Arkansas Historic Preservation Program
Tyronza Water Tower
Tyronza Water Tower

TYRONZA WATER TOWER, TYRONZA, POINSETT COUNTY

SUMMARY

The Tyronza Water Tower in Tyronza, Poinsett County, Arkansas is being nominated to the National Register of Historic Places with local significance under Criterion A for its association to the Public Works Administration activities in the 1930s. It is also being nominated to the National Register of Historic Places under Criterion C for its excellent representation of the 1930s waterworks construction. The Tyronza Water Tower is being nominated under the multiple property listing “An Ambition to Be Preferred: New Deal Recovery Efforts and Architecture in Arkansas, 1933-1943.”

ELABORATION

Once Arkansas entered statehood, the legislature required that every county had at least 500 white male inhabitants. This restriction on the population of counties resulted in the proliferation of counties from 1836-1860. One of these new counties, Poinsett County, was formed February 26, 1838.[1] Named after John Poinsett, the Secretary of War under former President Van Buren, Poinsett County, Arkansas, is the only county in the country named after him. Early settlement to Poinsett County was slow in comparison to settlement farther west. Most of the pioneers that came to Arkansas, originated from mountainous areas; thus, they were attracted to the hills on the western part of the state. Growth in the eastern part of the state did not occur until the latter part of the nineteenth century.[2]

Poinsett County harbors the area that is known as the “sunken” lands. After the New Madrid Earthquake, a large tract of land in the eastern part of the county fell below sea level. This region includes the present location of Tyronza. This area was cut off largely from communication with the county and the rest of the state.[3] In the nineteenth century, roads were a public service duty. If men did not complete their job, they were summoned to county jail. Despite these efforts to build roads, there was no really efficient way to market the County’s vast natural resources.[4]

In the 1880s, the St. Louis and San Francisco Railroad was built. It passed through the eastern part of the county and fostered growth in towns such as Marked Tree and Tyronza. The town of Tyronza began sometime before the Civil War and named after an Indian Chief. In 1880s, early settlers sought a need for and established a municipal government under the leadership of Sam Watson. With the improvement of the railroad, businesses sprang up rapidly at the turn of the century. The first Mr. Wright’s store, built in 1899, and the first bank, built in 1907, was reflective of this new growth.[5]

Following the flood of 1927, an emerging class of businessmen lobbied for an improved drainage system for the eastern part of the state including Poinsett County. The administration that had formed Drainage District Seven had gone bankrupt as a result of the Depression, and could not provide funds for the improvements. So, the businessmen lobbied congress for government funding. The Federal Government sponsored the St. Francis Levee Project which would improve the drainage system throughout the area.[6]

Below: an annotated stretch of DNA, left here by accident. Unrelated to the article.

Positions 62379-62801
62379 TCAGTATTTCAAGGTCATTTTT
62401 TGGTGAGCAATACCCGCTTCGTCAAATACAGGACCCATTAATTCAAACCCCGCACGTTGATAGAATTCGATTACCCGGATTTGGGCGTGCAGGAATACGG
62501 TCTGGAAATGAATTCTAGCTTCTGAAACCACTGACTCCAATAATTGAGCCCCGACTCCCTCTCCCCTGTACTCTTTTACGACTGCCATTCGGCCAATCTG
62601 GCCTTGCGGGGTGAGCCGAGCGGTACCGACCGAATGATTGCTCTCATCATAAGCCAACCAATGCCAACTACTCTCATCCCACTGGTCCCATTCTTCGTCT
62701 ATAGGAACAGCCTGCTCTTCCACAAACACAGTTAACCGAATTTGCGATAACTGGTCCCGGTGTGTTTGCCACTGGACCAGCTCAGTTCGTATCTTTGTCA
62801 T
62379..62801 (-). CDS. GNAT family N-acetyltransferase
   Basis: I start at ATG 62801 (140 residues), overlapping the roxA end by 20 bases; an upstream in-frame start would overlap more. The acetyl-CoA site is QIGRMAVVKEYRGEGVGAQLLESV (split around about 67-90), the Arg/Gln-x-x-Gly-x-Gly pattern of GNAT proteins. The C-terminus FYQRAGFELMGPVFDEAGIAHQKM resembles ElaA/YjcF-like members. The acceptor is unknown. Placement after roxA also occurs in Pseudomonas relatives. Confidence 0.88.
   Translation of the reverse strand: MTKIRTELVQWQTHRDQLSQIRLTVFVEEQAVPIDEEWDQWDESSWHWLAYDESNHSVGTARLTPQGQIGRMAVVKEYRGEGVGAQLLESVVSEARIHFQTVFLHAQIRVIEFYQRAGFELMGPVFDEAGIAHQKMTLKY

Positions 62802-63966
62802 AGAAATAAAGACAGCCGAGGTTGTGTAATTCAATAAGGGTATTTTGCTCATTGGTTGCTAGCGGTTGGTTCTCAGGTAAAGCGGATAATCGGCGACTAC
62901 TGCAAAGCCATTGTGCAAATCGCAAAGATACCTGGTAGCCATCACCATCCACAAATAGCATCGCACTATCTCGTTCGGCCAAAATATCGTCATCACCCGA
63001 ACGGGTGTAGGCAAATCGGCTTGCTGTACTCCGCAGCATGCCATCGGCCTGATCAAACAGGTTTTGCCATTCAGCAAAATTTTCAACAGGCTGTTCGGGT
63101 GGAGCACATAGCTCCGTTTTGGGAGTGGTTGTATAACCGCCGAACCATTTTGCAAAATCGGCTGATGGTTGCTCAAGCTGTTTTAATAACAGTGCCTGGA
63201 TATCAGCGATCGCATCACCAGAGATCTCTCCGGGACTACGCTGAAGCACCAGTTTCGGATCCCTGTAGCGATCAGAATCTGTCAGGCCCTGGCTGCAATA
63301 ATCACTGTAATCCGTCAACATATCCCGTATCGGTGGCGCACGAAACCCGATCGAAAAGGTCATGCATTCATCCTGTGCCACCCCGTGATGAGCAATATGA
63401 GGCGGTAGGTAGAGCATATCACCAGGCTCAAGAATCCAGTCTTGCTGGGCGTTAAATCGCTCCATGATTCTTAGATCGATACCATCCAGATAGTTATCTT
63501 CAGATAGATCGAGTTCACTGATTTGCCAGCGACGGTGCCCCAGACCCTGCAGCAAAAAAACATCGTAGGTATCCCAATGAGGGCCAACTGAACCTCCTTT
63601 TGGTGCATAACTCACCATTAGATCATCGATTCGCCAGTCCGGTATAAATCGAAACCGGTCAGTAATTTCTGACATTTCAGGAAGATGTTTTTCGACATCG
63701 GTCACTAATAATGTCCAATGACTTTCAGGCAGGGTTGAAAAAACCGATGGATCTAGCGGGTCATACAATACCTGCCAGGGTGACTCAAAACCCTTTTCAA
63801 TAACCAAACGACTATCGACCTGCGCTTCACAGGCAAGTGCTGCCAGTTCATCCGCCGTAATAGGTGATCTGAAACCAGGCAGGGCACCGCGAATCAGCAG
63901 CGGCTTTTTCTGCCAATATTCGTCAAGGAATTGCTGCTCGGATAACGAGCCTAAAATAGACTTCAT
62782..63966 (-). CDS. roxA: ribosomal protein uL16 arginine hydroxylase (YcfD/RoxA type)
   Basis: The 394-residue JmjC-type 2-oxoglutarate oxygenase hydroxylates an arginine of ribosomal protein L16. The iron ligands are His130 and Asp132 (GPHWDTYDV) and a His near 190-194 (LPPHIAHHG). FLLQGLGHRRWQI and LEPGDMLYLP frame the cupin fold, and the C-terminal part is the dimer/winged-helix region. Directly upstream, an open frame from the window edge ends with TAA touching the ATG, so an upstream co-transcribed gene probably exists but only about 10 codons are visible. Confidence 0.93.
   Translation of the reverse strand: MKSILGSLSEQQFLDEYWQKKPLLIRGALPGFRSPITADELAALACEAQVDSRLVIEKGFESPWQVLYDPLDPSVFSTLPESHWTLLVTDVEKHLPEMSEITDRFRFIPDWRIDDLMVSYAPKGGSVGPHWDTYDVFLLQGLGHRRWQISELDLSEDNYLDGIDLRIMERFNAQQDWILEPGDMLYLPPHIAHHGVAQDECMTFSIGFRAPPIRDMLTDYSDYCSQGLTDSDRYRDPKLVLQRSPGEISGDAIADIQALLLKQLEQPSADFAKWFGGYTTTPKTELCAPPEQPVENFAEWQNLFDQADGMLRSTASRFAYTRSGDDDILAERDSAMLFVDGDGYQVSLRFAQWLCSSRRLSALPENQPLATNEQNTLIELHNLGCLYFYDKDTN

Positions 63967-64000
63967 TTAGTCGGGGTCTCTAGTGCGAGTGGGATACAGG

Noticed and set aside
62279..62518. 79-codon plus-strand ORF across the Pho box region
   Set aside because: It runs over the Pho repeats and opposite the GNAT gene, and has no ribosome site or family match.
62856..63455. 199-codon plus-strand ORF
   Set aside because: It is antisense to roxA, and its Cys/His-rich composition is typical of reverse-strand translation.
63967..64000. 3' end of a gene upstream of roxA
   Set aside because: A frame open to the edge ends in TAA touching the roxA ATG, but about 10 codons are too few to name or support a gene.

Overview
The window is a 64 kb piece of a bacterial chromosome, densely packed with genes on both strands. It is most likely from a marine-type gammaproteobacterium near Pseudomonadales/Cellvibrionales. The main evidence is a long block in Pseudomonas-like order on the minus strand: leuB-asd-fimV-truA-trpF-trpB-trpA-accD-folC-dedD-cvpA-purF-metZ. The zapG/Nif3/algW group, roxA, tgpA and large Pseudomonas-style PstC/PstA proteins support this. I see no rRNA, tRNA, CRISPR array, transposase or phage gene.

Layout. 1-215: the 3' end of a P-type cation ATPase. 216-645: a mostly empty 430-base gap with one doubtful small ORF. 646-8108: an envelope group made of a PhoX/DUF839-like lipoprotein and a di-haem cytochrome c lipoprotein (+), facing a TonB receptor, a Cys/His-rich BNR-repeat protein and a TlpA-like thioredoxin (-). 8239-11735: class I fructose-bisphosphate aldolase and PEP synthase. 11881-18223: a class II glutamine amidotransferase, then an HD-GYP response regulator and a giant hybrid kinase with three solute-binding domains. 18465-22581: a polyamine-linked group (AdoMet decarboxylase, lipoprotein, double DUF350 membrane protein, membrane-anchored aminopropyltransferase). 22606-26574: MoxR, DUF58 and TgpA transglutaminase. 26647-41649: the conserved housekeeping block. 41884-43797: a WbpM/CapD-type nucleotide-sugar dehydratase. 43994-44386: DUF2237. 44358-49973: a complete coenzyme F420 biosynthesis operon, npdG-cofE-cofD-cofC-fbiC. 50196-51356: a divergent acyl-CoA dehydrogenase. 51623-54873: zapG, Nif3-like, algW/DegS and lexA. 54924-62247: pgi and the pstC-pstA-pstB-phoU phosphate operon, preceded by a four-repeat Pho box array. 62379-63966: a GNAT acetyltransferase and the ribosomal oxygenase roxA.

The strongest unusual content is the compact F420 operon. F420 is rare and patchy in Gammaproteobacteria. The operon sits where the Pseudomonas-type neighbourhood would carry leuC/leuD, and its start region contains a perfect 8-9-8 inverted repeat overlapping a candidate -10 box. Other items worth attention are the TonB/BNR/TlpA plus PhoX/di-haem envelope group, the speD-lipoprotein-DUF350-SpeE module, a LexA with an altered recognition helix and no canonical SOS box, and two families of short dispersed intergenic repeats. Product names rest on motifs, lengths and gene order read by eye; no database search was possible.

In addition to the levee projects, the federal government aided with improvements for the municipal governments. In 1929, Tyronza built an artesian well, which was the first source of water for the town. In 1930, a curb was constructed around the well with shrubbery.[7] In 1934, the Public Works Administration provided a $7, 190 grant and a $19,000 loan for the construction of a water tower.[8] Construction on the water tower began in 1935 and was completed in that same year.

The Tyronza Water Tower stands prominently in downtown Tyronza off Main Street. The historic water tower stands behind a new water tower, but is still used as a source of water for the town. It is reminder of the improvements and progress made in Tyronza during the 1930s.



[1] The Biographical and Historical Memoirs of Northeastern Arkansas ( Nashville: The Goodspeed Publishing Co., 1889) 570.

[2] Poinsett County Arkansas History and Families ( Paducah, KT: Turner Publishing Col, 1998) 11.

[3] The Biographical and Historical Memoirs of Northeastern Arkansas, 574.

[4] Poinsett County Arkansas History and Families, 12.

[5] Ibid., 91.

[6] Jeannie Whayne, Reshaping the Rural South: Land, Labor and Federal Policy in Poinsett County, Arkansas, 1900-194 ( San Diego, CA: University of San Diego Press, 1989) 305.

[7] Poinsett County, Arkansas History and Families, 92.

[8] Information on PWA found in the AHPP files.

SIGNIFICANCE

The Tyronza Water Tower in Tyronza, Poinsett County, Arkansas is being nominated to the National Register of Historic Places under Criterion A for its association to the Public Works Administration activities in the 1930s. It is also being nominated to the National Register of Historic Places under Criterion C for its excellent representation of the 1930s waterworks construction. The Tyronza Water Tower is being nominated under the multiple property listing “An Ambition to Be Preferred: New Deal Recovery Efforts and Architecture in Arkansas, 1933-1943.”

BIBLIOGRAPHY

Information on PWA found in the AHPP files

Poinsett County Arkansas History and Families. Paducah, KY: Turner Publishing Col., 1998.

The Biographical and Historical Memoirs of Northeastern Arkansas. Nashville: The Goodspeed Publishing Co., 1889.

Whayne, Jeannie. Reshaping the Rural South: Land, Labor and Federal Policy in Poinsett County, Arkansas, 1900-194. San Diego, CA: University of San Diego Press, 1989.